I was up before dawn today. I quietly dressed while Shannon slept, then I slipped out the front door, startling a deer that had bedded down in the front yard. It stood up and watched me as I unlocked the Element. “Sorry to wake you,” I said. “Gotta run down to Albertson’s to get my allotment of toilet paper.”
No, this isn’t the opening to my dystopian masterpiece. It’s where we are now. Coronavirus—CORVID-19— is sweeping the globe, killing thousands in China and Italy, and now it’s in Missoula. Schools are closed; spring break this year is open-ended. As of yesterday, St. Patrick’s Day, bars, breweries and restaurants are closed. People are encouraged to “shelter in place,” and practice “social distancing.” After ugly, nationwide panic-buying last week, supply lines are catching up but toilet paper and other goods are being rationed. Social media is absolutely aflame with misinformation, rumors, anger, fear, lies—all the usual content. But now it’s ratcheted up to ten, and there’s nothing else being talked about. Businesses are shuttering. People are being sent home, most with no pay. Primary elections are being postponed. There’s talk of the census being delayed. Congress is bumbling and stumbling, supposedly working toward a relief package for Americans, likely, we’re told, in the form of a one-time $1,000 check to each person to “tide them over.” For most people that will barely cover one month’s rent. Meanwhile, they were quick to dole out a $1.5 trillion package to bail out the corporations.
There are large pockets of people who are ignoring the quarantine, claiming that the virus outbreak is being “over-hyped” by the media. They’re gathering by the thousands at spring break destinations like San Padre Island, young, stupid and dangerous. These self-absorbed knuckleheads figure that if they feel healthy, they’ve nothing to worry about and everyone else is overreacting. Trouble is, they may be carrying the virus already. If they’re asymptomatic, they’ll just move through society and infect those with whom they come in contact.
Self-quarantine is our only defense at this point. The idea, according to scientists, epidemiologists and other experts is to “flatten the curve.” The prevailing graphic shows two bell curves: The first is a tall, narrow curve that represents the infections and deaths that will occur without taking measures like self-quarantine and social distancing. The virus will lay waste to millions before we can attain herd immunity or a vaccine can be developed. If most of us can set aside our selfishness long enough to consider the greater good and take these pain-in-the-ass measures and hunker down at home for a few weeks, exposures and new infections will be stunted, thus flattening the second bell curve, which represents the better outcome. The outbreak will take longer to move through the population, but will result in fewer deaths and more immunity in the long run.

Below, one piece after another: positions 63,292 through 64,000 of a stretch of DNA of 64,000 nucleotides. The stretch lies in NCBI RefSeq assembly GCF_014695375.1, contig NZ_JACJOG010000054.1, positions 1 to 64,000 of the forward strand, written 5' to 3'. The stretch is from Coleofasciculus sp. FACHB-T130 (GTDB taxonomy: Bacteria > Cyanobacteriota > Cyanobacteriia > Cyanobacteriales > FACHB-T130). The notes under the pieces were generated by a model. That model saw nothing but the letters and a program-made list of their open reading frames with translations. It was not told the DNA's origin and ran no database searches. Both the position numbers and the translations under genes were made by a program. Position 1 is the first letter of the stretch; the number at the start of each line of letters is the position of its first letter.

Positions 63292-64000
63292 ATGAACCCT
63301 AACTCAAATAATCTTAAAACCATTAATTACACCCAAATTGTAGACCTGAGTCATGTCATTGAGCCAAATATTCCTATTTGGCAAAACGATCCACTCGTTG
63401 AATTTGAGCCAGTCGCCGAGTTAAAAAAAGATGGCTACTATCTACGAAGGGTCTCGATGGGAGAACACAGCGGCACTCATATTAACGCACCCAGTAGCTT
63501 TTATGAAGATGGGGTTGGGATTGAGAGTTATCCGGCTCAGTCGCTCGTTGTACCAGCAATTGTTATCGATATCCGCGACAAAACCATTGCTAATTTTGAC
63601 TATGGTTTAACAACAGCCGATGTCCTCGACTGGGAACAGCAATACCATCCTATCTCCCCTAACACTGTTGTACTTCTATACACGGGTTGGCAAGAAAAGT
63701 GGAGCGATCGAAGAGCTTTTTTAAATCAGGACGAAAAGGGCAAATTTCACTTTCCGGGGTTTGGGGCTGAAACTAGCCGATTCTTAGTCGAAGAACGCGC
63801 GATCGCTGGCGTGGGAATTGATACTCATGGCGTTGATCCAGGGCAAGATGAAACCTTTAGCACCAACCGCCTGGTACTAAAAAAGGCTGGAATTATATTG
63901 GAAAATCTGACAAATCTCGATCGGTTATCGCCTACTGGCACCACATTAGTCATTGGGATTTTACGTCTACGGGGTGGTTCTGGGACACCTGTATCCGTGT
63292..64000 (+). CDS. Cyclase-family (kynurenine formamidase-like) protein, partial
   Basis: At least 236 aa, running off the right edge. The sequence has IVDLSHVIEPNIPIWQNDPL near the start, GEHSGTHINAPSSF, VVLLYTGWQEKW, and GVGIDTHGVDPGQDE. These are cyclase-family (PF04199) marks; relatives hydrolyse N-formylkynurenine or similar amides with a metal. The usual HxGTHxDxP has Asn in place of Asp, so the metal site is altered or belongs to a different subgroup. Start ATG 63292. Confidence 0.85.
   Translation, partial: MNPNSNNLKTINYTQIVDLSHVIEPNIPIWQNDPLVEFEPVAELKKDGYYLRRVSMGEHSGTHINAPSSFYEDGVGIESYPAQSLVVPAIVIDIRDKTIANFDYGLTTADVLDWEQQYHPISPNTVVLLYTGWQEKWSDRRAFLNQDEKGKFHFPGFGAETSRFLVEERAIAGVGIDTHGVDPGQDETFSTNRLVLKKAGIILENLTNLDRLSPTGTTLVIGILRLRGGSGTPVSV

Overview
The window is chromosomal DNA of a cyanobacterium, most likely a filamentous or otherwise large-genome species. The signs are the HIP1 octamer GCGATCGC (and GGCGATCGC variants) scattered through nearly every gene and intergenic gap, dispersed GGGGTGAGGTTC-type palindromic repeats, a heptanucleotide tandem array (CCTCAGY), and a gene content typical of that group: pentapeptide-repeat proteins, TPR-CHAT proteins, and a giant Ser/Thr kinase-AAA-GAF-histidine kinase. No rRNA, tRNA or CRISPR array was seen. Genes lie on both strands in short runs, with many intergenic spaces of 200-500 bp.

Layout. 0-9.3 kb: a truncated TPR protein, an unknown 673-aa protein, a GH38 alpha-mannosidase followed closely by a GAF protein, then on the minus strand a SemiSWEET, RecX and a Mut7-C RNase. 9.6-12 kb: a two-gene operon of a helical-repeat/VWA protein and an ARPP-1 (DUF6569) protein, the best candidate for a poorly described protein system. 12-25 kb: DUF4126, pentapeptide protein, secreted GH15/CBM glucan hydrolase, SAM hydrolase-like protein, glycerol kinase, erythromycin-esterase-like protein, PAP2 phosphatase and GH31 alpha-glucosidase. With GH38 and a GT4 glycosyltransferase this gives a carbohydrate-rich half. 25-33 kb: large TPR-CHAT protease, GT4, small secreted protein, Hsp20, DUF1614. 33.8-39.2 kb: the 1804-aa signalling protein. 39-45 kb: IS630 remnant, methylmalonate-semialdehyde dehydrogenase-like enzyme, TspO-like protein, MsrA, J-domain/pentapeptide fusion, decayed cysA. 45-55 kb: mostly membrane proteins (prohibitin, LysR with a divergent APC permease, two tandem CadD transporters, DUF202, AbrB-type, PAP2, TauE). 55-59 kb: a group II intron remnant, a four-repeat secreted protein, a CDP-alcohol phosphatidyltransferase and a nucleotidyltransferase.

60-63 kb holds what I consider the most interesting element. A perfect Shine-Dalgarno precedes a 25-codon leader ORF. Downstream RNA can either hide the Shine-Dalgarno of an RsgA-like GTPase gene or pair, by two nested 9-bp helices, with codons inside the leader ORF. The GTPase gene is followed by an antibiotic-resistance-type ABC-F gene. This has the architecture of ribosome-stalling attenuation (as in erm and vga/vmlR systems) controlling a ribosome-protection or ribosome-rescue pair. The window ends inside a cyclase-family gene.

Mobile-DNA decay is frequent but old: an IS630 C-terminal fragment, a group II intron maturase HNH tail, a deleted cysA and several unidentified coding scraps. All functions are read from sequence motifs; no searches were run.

That’s the way I understand it, anyway, the last time I checked Twitter. The situation is fluid, of course, as news of the virus walloping other countries in Europe keeps the terror level fairly high here in the U.S.
Trump, of course, is directly culpable for making the situation worse, by downplaying its seriousness when he first was briefed on the pandemic in December. In fact, it’s been revealed that he was involved in a scheme to poach German scientists to develop a vaccine that he could have exclusive rights to, thereby cornering the market. It’s straight out of Margaret Atwood’s Oryx and Crake.
The virus will eventually wane, as they do, but this one is unprecedented. The stock market has lost a third of its value in three weeks, airlines, hotels and restaurants are offline, colleges are going online-only, and the collapse of the U.S. economy may be imminent. The Fed is rushing to print money, but it’s to bail out corporations, not people. So much greed, avarice, and craven back-room dealing is being exposed on a daily basis that it’s pretty obvious things will never be the same again.
I’ve been approached by several people to write a parody song about coronavirus or quarantine life, but I just don’t have the heart. This thing is killing people. I think about the residents of The Springs, Grizzly Peak and The Auberge, the retirees and memory care patients who so love hearing the old country and rock and roll I play for them once a month. It’s one of the few pleasures they can still enjoy, and now my sessions out there have been cancelled indefinitely, along with all my other gigs for the next six weeks. Which they should be, of course, but these are just a few of a million deprivations. We’re just at the beginning of this thing, really, and it’s only going to get worse.
As an independent writer, I shelter in place as a way of life. Social distancing is a daily stance, and I still have work in front of me, and thank god for my hard-working wife, who's the main breadwinner in our family
. So I’m lucky. Although I spent the weekend laid low with a cold, it never went respiratory and I’m pretty well recovered, ready to resume writing. But today, this is what I wanted to write about. I can get back to work now, although life has already changed and is just going to get more challenging as the weeks crawl by.
At least I’ve got a stash of toilet paper now.